Monday, April 11, 2011

The Two Stone or Trappers' Stove

Here's a technique I use when I'm traveling light and don't feel like carrying a stove, or just want to cook up something quick without starting a large fire. It's called a Two Stone or Trappers Stove, and versions of it have been around for a long time.  I'll often set it up right in a larger fire ring in the mornings to make coffee and breakfast when I don't want to start a large fire until later.

Field Stone

It's simple and effective, just grab a couple of flat stones of similar size with one flat edge (not from a creek, they can hold pockets of moisture and can explode when heated).

Set up and starting to burn

Bury them partially in the ground and start a fire in between them. Make sure they are stable and strong enough to support whatever pot or pan you're cooking in.  I'll test it out with the pot I'm going to use before I start the fire just to make sure.  Give it a few minutes for the fire to catch well and build up some coals.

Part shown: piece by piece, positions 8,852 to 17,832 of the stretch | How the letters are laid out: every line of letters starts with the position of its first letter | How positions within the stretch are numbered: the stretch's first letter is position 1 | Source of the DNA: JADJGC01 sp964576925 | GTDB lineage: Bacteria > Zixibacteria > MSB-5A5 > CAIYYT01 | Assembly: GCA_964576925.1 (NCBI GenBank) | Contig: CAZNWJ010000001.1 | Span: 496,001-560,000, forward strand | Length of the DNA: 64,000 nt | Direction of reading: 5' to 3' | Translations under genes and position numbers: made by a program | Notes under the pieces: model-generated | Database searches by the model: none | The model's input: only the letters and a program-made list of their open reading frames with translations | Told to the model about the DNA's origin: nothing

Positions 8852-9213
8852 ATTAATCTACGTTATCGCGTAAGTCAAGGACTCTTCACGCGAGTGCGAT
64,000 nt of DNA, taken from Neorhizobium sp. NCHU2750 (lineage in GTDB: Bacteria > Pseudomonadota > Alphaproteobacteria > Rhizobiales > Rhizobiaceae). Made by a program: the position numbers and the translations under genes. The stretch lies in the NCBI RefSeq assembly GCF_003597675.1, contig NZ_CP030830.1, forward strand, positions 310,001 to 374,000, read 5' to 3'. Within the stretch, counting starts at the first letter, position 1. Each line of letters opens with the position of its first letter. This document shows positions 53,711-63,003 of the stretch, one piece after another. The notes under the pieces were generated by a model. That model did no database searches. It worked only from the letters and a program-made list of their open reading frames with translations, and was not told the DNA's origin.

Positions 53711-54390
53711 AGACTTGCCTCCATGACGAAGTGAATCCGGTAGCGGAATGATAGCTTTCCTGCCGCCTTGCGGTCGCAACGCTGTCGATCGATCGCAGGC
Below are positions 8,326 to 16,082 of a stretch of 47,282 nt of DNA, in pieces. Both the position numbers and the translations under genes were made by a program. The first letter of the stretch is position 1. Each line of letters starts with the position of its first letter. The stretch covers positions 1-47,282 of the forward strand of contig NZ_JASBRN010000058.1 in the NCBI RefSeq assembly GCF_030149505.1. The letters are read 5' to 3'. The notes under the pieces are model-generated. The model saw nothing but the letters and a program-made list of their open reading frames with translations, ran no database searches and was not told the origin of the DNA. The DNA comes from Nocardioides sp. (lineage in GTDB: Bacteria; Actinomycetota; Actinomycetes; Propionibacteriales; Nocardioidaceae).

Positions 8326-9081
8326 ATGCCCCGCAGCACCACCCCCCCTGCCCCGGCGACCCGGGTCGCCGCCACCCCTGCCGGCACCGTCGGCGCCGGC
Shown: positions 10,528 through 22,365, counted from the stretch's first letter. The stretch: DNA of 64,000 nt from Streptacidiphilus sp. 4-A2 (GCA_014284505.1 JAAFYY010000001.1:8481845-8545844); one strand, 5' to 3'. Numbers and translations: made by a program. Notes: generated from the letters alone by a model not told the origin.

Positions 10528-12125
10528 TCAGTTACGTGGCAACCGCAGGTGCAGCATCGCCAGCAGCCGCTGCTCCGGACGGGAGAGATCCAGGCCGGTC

Mmmmmm.... Bannock!

Set your pot on the stones and start cooking. Feed the fire from either side with small sticks and twigs.  Make sure you have a good enough supply to keep it going long enough to cook what you need to.

I've found it easier to use this method for quick fires and favor it over using billy hooks or carrying a stove for short trips. It holds the heat in pretty well and is surprisingly efficient, using only small sticks for fuel.  If you decide to give it a try, please be safe and pay attention when you're working with fire so you don't burn yourself, never leave a fire unattended and always make sure your fire is completely out before leaving it.

Thanks and enjoy the outdoors.


1 comment:

  1. If you didn't have stones, you could also use green wood branches 4-5 inches thick laying parallel building the fire between with dry wood.